However, fostering social inclusion and lifting people out of poverty does not only require benefits. The provision of quality social services, such as healthcare, childcare, care for the elderly, independent living of persons with disabilities and social housing are an equally essential part of the European social model. This was the topic of the third breakout session, that was chaired by Minister Lalieux. The discussion focused on the challenges that social services experience, ranging from lack of coordination to varied quality assurances or standards and funding gaps in times of increased pressure on public budgets.

Looking beyond the boundaries

On the second day, there will be two more plenary sessions. The first one will look beyond the EU borders. The debate will be introduced by ILO Director-General Gilbert Houngbo and by the Employment Ministers of two EU candidate countries: Ukraine and Moldova. Fostering labour and social rights worldwide is key to preserving the EU social model in the long term, and more policy coherence at the global level is therefore paramount. A key initiative in this respect is the establishment of the Global Coalition for Social Justice by the International Labour Organisation in November 2023. The coalition provides a platform for political action and concrete initiatives towards social justice and decent work.

The EU enlargement process equally poses challenges for employment and social policies. Ministers will discuss ways to foster social progress in the candidate countries so that when new countries enter the Union they become part of the social “level playing field” - with equal rights and similar conditions - that underpins the European Single Market.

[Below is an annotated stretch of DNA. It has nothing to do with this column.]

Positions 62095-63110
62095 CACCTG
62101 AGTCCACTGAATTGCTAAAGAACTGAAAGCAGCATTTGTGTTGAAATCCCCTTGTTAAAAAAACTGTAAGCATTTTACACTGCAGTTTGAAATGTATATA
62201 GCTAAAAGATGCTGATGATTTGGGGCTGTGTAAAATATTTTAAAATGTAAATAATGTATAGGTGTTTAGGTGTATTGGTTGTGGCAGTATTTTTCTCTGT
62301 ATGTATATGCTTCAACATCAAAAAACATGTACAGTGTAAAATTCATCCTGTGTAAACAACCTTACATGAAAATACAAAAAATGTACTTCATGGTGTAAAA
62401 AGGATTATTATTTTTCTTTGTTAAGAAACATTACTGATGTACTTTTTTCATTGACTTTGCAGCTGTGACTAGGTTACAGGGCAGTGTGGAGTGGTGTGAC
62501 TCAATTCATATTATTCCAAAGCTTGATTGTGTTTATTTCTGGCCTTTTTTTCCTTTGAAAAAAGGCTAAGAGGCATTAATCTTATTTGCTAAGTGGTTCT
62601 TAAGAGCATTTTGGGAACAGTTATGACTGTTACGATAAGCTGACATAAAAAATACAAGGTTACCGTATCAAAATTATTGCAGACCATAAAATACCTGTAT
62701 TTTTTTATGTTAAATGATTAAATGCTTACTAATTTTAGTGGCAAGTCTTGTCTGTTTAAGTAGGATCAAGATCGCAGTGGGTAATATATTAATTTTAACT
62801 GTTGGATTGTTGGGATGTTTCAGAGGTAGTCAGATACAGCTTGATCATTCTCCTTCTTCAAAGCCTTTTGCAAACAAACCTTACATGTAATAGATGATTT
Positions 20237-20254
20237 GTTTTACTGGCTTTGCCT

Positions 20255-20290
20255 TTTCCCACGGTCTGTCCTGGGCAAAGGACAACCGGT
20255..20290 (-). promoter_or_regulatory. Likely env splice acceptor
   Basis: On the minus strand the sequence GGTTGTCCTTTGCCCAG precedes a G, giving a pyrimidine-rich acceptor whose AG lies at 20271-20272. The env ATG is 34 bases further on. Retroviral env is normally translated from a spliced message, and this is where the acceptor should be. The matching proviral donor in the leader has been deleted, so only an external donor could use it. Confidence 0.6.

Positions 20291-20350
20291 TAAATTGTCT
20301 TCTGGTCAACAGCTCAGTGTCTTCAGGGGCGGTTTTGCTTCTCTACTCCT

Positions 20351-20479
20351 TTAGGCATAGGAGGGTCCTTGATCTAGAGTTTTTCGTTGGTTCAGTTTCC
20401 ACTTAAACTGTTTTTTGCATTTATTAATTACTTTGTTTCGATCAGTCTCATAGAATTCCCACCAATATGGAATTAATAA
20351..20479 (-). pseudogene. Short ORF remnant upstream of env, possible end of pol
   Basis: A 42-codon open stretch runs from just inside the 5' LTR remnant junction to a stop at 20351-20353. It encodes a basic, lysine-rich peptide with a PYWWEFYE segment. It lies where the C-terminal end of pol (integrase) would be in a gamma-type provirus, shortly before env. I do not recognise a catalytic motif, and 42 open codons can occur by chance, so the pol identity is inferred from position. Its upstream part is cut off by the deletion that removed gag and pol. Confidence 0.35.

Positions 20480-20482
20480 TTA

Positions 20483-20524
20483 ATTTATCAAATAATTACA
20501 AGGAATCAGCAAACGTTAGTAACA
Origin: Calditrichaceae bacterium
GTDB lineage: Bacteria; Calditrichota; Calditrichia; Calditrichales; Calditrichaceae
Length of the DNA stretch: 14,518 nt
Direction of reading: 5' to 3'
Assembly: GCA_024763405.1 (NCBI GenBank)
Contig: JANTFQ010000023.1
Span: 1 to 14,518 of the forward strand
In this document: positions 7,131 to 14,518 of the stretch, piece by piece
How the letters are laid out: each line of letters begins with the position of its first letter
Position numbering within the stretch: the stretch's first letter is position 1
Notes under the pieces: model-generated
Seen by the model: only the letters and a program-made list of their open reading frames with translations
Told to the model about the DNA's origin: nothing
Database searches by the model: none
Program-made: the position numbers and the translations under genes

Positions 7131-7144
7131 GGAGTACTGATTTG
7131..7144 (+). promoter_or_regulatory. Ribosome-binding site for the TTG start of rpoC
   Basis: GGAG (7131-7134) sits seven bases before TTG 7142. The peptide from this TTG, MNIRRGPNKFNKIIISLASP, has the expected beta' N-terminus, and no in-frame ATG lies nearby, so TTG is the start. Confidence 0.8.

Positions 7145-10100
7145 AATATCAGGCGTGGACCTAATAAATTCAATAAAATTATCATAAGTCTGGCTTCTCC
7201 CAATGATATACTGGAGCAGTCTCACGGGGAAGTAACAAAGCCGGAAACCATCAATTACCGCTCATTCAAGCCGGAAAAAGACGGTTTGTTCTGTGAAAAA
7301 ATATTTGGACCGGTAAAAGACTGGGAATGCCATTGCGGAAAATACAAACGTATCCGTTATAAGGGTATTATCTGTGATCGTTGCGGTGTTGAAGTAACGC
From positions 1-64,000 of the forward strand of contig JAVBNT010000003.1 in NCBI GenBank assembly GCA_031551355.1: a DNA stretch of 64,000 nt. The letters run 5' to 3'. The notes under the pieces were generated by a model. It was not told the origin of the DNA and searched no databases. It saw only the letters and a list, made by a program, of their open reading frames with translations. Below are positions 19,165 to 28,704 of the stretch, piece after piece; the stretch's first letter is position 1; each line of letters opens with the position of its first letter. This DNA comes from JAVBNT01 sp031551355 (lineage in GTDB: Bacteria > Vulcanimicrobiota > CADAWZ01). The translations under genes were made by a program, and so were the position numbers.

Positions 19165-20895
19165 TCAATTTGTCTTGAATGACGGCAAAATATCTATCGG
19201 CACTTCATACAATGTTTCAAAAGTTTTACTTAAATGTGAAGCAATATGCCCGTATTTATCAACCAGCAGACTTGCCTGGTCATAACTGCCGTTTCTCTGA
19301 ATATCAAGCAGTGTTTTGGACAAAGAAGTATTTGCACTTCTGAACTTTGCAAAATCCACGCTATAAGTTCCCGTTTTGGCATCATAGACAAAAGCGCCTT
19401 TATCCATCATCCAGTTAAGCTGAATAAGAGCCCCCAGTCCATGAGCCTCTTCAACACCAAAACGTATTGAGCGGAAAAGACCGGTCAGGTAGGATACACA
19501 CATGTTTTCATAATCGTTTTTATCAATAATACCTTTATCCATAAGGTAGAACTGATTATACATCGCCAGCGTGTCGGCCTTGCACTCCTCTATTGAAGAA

The final session of the Informal EPSCO Council will pay specific attention to the coherence between employment and social policies on the one hand, and economic and environmental policies on the other. In this context, the role of social investment is crucial. The discussion on its importance and its place in the EU economic policies started during the Spanish Presidency and will culminate in a joint meeting of the Employment and Social Ministers with the Finance Ministers of the EU on 12 March.

It is time to remember the importance of the social dimension of Europe. It is precisely what we did in Namur. We are facing huge challenges both at the European level and within our societies. It is time to give a new impetus to the implementation of the European pillar of Social Rights. This is the added value of Europe, its DNA: protect, prepare and strengthen people. From Namur to La Hulpe, the goal is to set the expectations high to empower our people.

Pierre-Yves Dermagne

Building on the principles of the Pillar of Social Rights, this Commission has taken many important steps in pushing the social agenda forward. From ensuring minimum wages provide a decent living, to giving children from a poor background a good start in life, to getting companies and workers to invest in lifelong learning for the jobs of tomorrow. I look forward to the Summit at La Hulpe in April, which will be a moment to assess, consolidate and launch new avenues in the implementation of the Pillar, making sure we answer citizens’ needs and concerns in their working and personal lives.

Commissioner Schmit

Obviously today, we are very much concerned about and focused on geopolitical crises such as the war in Ukraine or in the Middle East. However, our internal solidarity in Europe, and the resilience of our societies, premised on robust welfare states, will remain key in coping with such international geopolitical instability. Although social protection remains in the hands of the Member States, the European Union does have levers with which it can make a difference, for example by setting minimum standards or supporting collective action. Our goal is to set up a common European agenda to make the best use of those levers to create a Union that guarantees opportunities for all, fosters high levels of quality employment and guarantees adequate protection for all. For the European Union to be a strong player in the world, it has to be a Social Union for its citizens.

Frank Vandenbroucke